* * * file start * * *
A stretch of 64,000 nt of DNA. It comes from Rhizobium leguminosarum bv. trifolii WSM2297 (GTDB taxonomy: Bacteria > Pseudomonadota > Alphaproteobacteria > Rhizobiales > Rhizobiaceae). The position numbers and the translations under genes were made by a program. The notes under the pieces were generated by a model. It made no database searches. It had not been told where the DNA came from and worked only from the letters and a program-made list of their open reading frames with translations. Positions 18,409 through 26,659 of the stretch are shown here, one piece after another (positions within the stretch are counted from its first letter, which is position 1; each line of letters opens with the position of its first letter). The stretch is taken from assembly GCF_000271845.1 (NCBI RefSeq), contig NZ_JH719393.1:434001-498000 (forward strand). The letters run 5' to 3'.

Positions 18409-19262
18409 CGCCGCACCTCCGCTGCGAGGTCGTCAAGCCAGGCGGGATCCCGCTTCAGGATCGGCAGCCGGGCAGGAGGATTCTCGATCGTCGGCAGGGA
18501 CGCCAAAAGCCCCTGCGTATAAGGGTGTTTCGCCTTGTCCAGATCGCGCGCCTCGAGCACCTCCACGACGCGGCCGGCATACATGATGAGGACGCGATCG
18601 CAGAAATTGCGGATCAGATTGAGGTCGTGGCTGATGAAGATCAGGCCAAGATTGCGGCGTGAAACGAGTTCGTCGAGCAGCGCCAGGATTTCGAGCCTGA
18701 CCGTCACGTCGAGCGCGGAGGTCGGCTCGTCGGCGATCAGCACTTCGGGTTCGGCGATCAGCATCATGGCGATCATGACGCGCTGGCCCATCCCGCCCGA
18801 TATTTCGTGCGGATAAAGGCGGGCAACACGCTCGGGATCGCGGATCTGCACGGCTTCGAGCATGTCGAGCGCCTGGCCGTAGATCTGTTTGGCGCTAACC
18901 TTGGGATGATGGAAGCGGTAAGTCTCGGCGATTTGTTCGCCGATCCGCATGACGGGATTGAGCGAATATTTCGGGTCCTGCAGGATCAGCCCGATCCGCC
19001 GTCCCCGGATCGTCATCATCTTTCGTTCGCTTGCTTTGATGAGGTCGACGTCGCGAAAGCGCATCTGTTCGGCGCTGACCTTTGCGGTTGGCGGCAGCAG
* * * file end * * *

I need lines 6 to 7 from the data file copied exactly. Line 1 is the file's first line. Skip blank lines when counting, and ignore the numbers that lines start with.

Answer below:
18701 CCGTCACGTCGAGCGCGGAGGTCGGCTCGTCGGCGATCAGCACTTCGGGTTCGGCGATCAGCATCATGGCGATCATGACGCGCTGGCCCATCCCGCCCGA
18801 TATTTCGTGCGGATAAAGGCGGGCAACACGCTCGGGATCGCGGATCTGCACGGCTTCGAGCATGTCGAGCGCCTGGCCGTAGATCTGTTTGGCGCTAACC